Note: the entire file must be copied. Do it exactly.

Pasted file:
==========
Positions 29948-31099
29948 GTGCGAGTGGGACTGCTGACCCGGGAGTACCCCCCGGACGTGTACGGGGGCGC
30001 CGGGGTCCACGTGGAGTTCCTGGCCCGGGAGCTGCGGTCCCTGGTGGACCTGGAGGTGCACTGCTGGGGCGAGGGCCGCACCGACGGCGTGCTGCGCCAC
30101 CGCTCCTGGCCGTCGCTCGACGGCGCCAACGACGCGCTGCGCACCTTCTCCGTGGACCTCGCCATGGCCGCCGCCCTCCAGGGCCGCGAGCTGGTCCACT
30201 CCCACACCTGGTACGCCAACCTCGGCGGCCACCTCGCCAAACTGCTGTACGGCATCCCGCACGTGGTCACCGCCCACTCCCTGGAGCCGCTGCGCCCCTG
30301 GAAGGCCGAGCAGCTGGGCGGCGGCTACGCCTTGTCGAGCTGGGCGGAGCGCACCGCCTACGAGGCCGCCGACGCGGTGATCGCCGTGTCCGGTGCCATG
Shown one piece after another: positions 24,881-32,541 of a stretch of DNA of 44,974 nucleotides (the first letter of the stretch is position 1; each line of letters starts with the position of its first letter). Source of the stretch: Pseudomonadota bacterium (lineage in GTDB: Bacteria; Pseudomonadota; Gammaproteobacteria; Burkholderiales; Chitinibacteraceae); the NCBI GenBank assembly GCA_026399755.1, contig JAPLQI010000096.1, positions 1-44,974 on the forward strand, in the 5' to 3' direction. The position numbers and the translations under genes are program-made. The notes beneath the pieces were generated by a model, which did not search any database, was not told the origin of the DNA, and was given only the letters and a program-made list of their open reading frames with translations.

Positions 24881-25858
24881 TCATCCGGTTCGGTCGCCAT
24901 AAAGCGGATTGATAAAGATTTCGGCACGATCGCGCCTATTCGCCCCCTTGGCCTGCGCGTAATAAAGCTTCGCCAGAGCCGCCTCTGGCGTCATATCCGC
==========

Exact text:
Positions 29948-31099
29948 GTGCGAGTGGGACTGCTGACCCGGGAGTACCCCCCGGACGTGTACGGGGGCGC
30001 CGGGGTCCACGTGGAGTTCCTGGCCCGGGAGCTGCGGTCCCTGGTGGACCTGGAGGTGCACTGCTGGGGCGAGGGCCGCACCGACGGCGTGCTGCGCCAC
30101 CGCTCCTGGCCGTCGCTCGACGGCGCCAACGACGCGCTGCGCACCTTCTCCGTGGACCTCGCCATGGCCGCCGCCCTCCAGGGCCGCGAGCTGGTCCACT
30201 CCCACACCTGGTACGCCAACCTCGGCGGCCACCTCGCCAAACTGCTGTACGGCATCCCGCACGTGGTCACCGCCCACTCCCTGGAGCCGCTGCGCCCCTG
30301 GAAGGCCGAGCAGCTGGGCGGCGGCTACGCCTTGTCGAGCTGGGCGGAGCGCACCGCCTACGAGGCCGCCGACGCGGTGATCGCCGTGTCCGGTGCCATG
Shown one piece after another: positions 24,881-32,541 of a stretch of DNA of 44,974 nucleotides (the first letter of the stretch is position 1; each line of letters starts with the position of its first letter). Source of the stretch: Pseudomonadota bacterium (lineage in GTDB: Bacteria; Pseudomonadota; Gammaproteobacteria; Burkholderiales; Chitinibacteraceae); the NCBI GenBank assembly GCA_026399755.1, contig JAPLQI010000096.1, positions 1-44,974 on the forward strand, in the 5' to 3' direction. The position numbers and the translations under genes are program-made. The notes beneath the pieces were generated by a model, which did not search any database, was not told the origin of the DNA, and was given only the letters and a program-made list of their open reading frames with translations.

Positions 24881-25858
24881 TCATCCGGTTCGGTCGCCAT
24901 AAAGCGGATTGATAAAGATTTCGGCACGATCGCGCCTATTCGCCCCCTTGGCCTGCGCGTAATAAAGCTTCGCCAGAGCCGCCTCTGGCGTCATATCCGC